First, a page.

Record keeping is a time-honored business practice, but companies are increasingly treating data as an asset, which could transform traditional records management into a more holistic approach to information governance. Instead of just storing records as required by statute or policy, companies want to ensure it can be found and managed as needed.
Text analytics are helping to make this transition possible by automating onerous tasks of records management, which often fell between the cracks after companies transitioned from paper to digital processes. Analytics help companies better access, track and manage documentation by aggregating data on the number of different kinds of content, the number of documents dealing with certain topics and so on.
With orderly records, a wider information-governance program can streamline information flow within the enterprise, as well as help ensure compliance and that company data is flowing through the proper channels. This drive to make company data easily available for business intelligence analysis has real potential to demonstrate newfound ROI for information governance.
Improving enterprise search
The ability to easily find and retrieve content should be core to enterprise content management systems, but the performance of enterprise search continues to lag that of top Web search engines for a variety of reasons. Vendors have come to recognize the weaknesses of search and are working toward improvements.
Advances in content analytics could automate notoriously unreliable enterprise classification and metadata programs, which have historically hampered functionality.
Machine learning is also likely to play a role with offerings such as Microsoft Delve, which tracks user activity in other Office 365 technologies, analyzes interactions between people and content, and can then suggest potentially relevant content to users.
The quest for improved enterprise search is a story that will spill over into 2016 -- and possibly beyond -- but there were encouraging developments in 2015.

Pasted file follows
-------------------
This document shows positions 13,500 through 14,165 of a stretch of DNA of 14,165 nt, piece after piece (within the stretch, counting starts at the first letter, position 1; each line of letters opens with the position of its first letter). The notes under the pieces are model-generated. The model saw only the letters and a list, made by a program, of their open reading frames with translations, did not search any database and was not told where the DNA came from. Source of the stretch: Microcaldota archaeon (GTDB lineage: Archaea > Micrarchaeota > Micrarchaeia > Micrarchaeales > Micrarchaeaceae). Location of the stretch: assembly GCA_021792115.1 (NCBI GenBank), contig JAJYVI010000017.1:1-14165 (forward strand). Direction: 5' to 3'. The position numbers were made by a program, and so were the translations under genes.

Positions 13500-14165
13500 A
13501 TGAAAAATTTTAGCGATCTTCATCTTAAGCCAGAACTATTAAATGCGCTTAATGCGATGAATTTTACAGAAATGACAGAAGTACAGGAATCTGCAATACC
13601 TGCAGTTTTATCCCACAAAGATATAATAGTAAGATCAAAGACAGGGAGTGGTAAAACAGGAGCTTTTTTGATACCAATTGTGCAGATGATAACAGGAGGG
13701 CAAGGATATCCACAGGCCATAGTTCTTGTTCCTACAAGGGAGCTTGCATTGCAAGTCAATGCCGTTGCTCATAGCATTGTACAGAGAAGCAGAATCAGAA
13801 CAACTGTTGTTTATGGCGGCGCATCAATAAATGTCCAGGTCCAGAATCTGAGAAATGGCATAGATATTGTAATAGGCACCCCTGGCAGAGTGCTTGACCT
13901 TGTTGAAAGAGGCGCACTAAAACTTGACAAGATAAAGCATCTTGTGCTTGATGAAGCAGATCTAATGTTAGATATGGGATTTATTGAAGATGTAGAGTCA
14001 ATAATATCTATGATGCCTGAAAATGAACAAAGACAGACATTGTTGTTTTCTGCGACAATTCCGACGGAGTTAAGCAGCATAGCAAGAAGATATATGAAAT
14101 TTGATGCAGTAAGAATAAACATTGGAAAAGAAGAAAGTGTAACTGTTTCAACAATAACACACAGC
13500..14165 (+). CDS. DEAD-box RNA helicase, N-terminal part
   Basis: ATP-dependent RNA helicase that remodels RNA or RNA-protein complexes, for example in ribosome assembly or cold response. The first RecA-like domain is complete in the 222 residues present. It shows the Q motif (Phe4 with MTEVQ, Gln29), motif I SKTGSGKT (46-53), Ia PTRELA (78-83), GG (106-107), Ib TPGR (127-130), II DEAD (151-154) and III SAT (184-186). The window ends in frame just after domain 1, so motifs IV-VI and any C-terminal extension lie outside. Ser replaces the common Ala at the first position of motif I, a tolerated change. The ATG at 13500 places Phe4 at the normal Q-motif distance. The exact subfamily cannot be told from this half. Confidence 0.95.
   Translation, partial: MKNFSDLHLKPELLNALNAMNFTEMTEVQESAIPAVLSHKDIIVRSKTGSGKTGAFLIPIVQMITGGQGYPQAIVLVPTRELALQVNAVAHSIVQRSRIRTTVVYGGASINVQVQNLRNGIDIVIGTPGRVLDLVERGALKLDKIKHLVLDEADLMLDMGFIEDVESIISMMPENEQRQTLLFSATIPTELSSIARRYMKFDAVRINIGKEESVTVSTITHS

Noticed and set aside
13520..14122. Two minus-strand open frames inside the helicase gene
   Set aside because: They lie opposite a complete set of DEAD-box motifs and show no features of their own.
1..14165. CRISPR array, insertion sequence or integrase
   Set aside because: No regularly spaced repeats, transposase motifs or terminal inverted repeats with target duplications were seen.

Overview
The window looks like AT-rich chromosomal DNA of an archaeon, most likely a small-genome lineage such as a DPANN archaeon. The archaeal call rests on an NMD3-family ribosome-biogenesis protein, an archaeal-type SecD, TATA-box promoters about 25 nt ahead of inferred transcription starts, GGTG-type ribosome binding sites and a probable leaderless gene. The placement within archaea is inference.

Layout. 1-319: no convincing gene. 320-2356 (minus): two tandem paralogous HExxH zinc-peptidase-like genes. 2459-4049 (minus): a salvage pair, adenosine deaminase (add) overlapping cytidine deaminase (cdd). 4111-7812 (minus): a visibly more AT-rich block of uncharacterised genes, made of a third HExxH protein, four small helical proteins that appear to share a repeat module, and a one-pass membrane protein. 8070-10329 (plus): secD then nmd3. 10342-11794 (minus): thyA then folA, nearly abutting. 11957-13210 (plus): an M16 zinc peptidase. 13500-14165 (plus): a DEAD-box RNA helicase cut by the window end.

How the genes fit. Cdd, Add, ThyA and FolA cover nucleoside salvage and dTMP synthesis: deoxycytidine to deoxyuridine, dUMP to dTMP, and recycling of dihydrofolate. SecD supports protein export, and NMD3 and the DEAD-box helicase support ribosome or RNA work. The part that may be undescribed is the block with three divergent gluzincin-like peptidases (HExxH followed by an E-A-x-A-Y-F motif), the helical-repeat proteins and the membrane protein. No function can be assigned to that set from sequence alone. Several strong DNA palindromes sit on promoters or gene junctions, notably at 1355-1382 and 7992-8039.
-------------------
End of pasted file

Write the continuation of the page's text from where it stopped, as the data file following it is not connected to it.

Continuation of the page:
The migration of collaboration and ECM processes to cloud and mobile is requiring enterprises to rethink measures for keeping content safe. One example is content-based security features, which travel with a piece of content, regardless of where it resides. This transition away from repository-level controls does create new requirements for enterprises, such as increased attention to security classifications and document lifecycle management. In many cases, this also requires a conscious effort to align enterprise roles with security permissions.
Collaboration through integration
The cloud is helping to facilitate a more technologically open and integrated workplace, and indications are that content management trends will build on that potential into 2016 and beyond.
The growing integration between ECM and other systems likely signals a trend of ECM transitioning from a static content repository to a hub for facilitating access to information for collaboration and other business purposes.
Microsoft demonstrated an example of how removing data silos can augment collaboration with a demo of its GigJam project at the 2015 Worldwide Partner Conference. A clearer picture of the practical challenges of aligning various systems for collaboration on a single platform, such as GigJam, will likely become apparent when the product is released in 2016.
Predictive social media analytics
Programs for social media monitoring have become common for large enterprises, but predictive analytics could integrate that raw torrent of information with corporate decision making. The goal is converting social media commentary into actionable information, which is theoretically possible if certain information hurdles can be overcome. While still in the emerging phase, this technology is drawing interest from enterprises, and vendors are working to address the content management challenges involved.
Building online communities
Company websites and social media accounts have long been standard, but enterprises are also increasingly cultivating online communities as a middle ground for interacting with consumers. These blogs and forums allow more substantive discussion than social media, and can allow companies to learn about what customers want and influence brand discussions.
IoT and wearables
The Internet of Things, or IoT, and wearables are only emerging content management trends in 2015. Organizations are increasingly taking interest in these technologies and testing them. But this emerging market still remained fragmented and without common standards.
With wearables, the Apple Watch grabbed much attention in the consumer sector, but it's unclear how that could translate into the enterprise environment. Even so, businesses are interested in the technology and considering how wearables can fit into their Web content management strategies.